Health and Social Care

Part of the debate – in the House of Commons at 4:24 pm on 16th January 2020.

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Photo of Preet Kaur Gill Preet Kaur Gill Shadow Minister (International Development) 4:24 pm, 16th January 2020

It is an honour to follow James Wild who, along with many hon. Members this afternoon, made an excellent maiden speech. I wish him well and look forward to working with him and all new Members.

Two months ago, I stood in this Chamber and spoke of my disappointment that the Queen’s Speech included only one reference to mental health, and even that was a reference to the Mental Health Act 1983, rather than a systematic programme to tackle mental health across all demographics. According to research by the Children’s Society, of the 22,365 children in Birmingham, Edgbaston, an estimated 2,733 five to 19-year-olds are struggling with mental ill-health. That is more than 10%. At the same time, the money available for local services for children and young people has fallen by 38%. Is it any wonder that just last week, research by the Education Policy Institute revealed that more than a quarter of child referrals for children and young people’s mental health services in England last year were rejected? Even when a referral was accepted, many children had to wait for an average of two months to begin treatment in 2019—double the Government’s four-week target. Birmingham Women’s and Children’s Hospital has a median wait time of 112 days. That is almost four months.

A decade of neglect in early intervention care, and an under-resourced mental health services sector, has meant that many more young people are turning up to A&E. I had hoped that the Government would have listened when I raised the issue in the debate on the previous Queen’s Speech, but given a second chance, the Prime Minister has failed once again to show that he is serious about tackling mental ill health. Yes, reform of the Mental Health Act 1983 is important and desperately needed, but the Government also need properly to fund vital preventive services.

For the many new Members of Parliament, I will repeat the shocking statistic that failed to elicit any action last time: for the whole of Birmingham there is only one early intervention counselling service for young people. The most recent waiting list has 400 young people and their families who are waiting desperately for treatment and support. The only conclusion I can draw is that the Conservative Government are knowingly and willingly failing our children and young people.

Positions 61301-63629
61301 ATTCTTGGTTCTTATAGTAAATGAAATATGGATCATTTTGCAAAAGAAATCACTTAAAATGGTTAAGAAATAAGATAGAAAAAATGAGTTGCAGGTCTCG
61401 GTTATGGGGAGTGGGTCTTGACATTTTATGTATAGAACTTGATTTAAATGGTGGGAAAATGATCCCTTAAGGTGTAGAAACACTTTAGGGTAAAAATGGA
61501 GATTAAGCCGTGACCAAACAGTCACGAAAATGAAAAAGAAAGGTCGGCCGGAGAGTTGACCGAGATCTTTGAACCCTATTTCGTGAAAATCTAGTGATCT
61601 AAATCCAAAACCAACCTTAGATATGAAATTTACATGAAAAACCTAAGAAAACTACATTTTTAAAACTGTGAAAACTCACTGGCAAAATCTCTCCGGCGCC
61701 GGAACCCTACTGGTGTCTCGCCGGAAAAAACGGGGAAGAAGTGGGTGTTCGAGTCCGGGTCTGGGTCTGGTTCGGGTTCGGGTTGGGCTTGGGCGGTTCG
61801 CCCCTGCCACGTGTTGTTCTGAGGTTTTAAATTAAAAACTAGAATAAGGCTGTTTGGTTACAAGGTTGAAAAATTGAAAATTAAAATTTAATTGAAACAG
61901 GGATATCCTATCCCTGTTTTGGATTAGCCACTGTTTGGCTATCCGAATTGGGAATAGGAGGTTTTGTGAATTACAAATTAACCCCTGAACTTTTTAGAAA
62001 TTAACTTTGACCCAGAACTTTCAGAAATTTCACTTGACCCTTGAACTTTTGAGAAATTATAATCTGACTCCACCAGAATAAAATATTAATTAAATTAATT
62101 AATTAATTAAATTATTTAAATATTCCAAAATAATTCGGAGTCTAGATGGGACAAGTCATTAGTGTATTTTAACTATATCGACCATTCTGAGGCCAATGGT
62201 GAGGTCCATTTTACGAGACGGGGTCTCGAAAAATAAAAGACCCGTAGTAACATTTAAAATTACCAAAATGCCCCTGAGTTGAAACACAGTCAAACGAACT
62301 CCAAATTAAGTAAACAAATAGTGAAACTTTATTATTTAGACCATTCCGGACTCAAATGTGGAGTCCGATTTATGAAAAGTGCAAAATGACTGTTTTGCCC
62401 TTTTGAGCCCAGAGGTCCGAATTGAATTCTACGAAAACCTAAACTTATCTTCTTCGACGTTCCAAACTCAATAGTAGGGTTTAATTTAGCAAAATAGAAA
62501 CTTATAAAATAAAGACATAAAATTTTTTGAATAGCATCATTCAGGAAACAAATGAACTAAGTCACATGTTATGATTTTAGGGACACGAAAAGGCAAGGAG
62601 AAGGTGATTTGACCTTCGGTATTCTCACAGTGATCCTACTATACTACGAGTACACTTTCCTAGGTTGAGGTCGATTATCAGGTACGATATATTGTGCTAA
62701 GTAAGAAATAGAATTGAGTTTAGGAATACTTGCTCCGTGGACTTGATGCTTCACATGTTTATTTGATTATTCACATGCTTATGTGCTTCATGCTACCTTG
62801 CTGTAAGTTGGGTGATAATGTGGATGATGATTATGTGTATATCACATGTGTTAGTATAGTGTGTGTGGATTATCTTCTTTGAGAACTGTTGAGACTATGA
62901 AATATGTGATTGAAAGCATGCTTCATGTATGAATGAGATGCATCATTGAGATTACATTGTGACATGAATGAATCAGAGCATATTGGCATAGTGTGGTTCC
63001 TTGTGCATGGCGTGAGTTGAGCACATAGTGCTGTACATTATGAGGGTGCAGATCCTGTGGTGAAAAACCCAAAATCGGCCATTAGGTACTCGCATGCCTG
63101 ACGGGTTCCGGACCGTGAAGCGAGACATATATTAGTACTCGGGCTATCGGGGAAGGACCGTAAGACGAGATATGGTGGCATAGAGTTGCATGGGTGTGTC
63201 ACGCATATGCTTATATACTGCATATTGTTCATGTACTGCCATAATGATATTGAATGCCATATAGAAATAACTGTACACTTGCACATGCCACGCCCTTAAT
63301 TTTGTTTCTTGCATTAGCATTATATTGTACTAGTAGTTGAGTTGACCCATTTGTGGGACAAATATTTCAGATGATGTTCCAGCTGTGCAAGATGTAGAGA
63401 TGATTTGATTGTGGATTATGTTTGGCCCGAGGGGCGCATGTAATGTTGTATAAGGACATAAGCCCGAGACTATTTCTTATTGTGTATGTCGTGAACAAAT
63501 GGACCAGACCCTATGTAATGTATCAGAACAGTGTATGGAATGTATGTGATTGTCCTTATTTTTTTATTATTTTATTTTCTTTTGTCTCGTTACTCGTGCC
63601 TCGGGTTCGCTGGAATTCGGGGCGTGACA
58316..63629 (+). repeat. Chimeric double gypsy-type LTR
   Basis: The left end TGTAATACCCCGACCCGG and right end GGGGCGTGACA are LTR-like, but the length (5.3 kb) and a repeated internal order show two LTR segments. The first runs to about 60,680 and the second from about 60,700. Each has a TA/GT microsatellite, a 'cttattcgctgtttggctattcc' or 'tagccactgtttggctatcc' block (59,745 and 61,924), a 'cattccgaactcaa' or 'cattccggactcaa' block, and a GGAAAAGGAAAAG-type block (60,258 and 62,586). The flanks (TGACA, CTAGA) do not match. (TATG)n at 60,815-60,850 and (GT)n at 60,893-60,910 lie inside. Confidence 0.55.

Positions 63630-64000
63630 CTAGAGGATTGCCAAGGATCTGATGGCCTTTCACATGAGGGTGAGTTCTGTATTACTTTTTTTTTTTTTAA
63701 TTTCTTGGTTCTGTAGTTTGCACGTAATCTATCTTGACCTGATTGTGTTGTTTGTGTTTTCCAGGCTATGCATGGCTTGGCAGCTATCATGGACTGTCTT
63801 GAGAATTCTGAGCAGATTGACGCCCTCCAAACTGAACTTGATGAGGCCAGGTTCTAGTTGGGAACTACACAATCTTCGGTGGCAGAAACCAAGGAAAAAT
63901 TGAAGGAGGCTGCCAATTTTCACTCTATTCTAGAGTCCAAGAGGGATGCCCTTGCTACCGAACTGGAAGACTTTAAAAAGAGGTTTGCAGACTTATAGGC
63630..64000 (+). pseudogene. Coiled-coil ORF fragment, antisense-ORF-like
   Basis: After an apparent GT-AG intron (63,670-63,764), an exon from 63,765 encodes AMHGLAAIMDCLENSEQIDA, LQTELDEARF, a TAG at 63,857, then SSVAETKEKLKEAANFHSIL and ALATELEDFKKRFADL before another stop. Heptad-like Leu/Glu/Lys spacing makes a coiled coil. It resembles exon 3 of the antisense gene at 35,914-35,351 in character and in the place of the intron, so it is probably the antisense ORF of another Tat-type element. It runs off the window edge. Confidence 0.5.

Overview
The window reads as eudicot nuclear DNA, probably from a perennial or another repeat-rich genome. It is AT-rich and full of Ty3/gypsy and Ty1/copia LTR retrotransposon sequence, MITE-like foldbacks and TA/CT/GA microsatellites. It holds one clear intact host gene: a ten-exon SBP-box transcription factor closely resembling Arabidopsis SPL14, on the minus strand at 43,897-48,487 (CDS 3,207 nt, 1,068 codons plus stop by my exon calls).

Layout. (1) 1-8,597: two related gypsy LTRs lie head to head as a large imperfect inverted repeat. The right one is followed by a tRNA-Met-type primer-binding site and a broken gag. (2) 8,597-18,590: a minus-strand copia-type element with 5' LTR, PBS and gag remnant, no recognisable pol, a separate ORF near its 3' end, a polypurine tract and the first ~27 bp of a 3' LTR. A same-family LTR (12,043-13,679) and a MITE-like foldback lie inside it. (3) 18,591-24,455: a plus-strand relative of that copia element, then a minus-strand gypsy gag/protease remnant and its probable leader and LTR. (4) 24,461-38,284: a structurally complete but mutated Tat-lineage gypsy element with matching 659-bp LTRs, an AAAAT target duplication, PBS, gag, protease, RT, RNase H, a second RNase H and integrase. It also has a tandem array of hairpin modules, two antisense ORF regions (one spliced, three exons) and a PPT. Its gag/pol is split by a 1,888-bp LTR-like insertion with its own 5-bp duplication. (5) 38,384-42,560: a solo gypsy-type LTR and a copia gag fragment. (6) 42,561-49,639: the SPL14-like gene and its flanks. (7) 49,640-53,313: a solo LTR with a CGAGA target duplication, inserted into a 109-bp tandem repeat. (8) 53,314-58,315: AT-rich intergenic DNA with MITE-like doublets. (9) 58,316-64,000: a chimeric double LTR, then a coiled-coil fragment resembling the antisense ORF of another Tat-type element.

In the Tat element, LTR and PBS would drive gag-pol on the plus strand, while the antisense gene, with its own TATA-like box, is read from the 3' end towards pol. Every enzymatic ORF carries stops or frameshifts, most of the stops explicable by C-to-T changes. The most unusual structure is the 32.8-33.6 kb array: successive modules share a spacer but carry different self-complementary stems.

We know what we need. We need genuine parity of esteem. We must use the standards that we expect for physical health treatment as a template, and apply them to mental health patients. We need mental health services that are truly responsive to the complex conditions with which our young people frequently present. We must listen to young people when making decisions about the mental health services they use. I will ask the Minister once again: will he listen to those of us who are calling for the Government to do more for young people with mental ill-health, and deliver on the promises that his party has been making—promises that it has so far been breaking?

As a former social worker, I was surprised that the Queen’s Speech failed to commit to a review of children’s social care—the vital system that is designed to protect some of the most vulnerable in our society. That total and utter dereliction of duty follows cuts of almost a third in services for children and young people since the Conservatives came to power. Children’s social care is coming apart, despite the best efforts of hardworking councils around the country.

It should not be just about this; it should not just be firefighting. Social care should be about providing a system to support every child. We must give children the opportunity for the best start in life, whether that is in the form of late intervention such as safeguarding teams that step in in instances of abuse or neglect, or whether it is early intervention such as children’s centres and programmes that support parents and youth services. Children’s services are not only about looking after children in care; they provide effective family support services that help more children to stay in their homes if it is safe to do so. The Conservative party manifesto recognises the underfunding of children’s social care. Does the Minister agree that local authorities still do not have sufficient resources to address rising demand, even if his Government deliver on their manifesto commitment?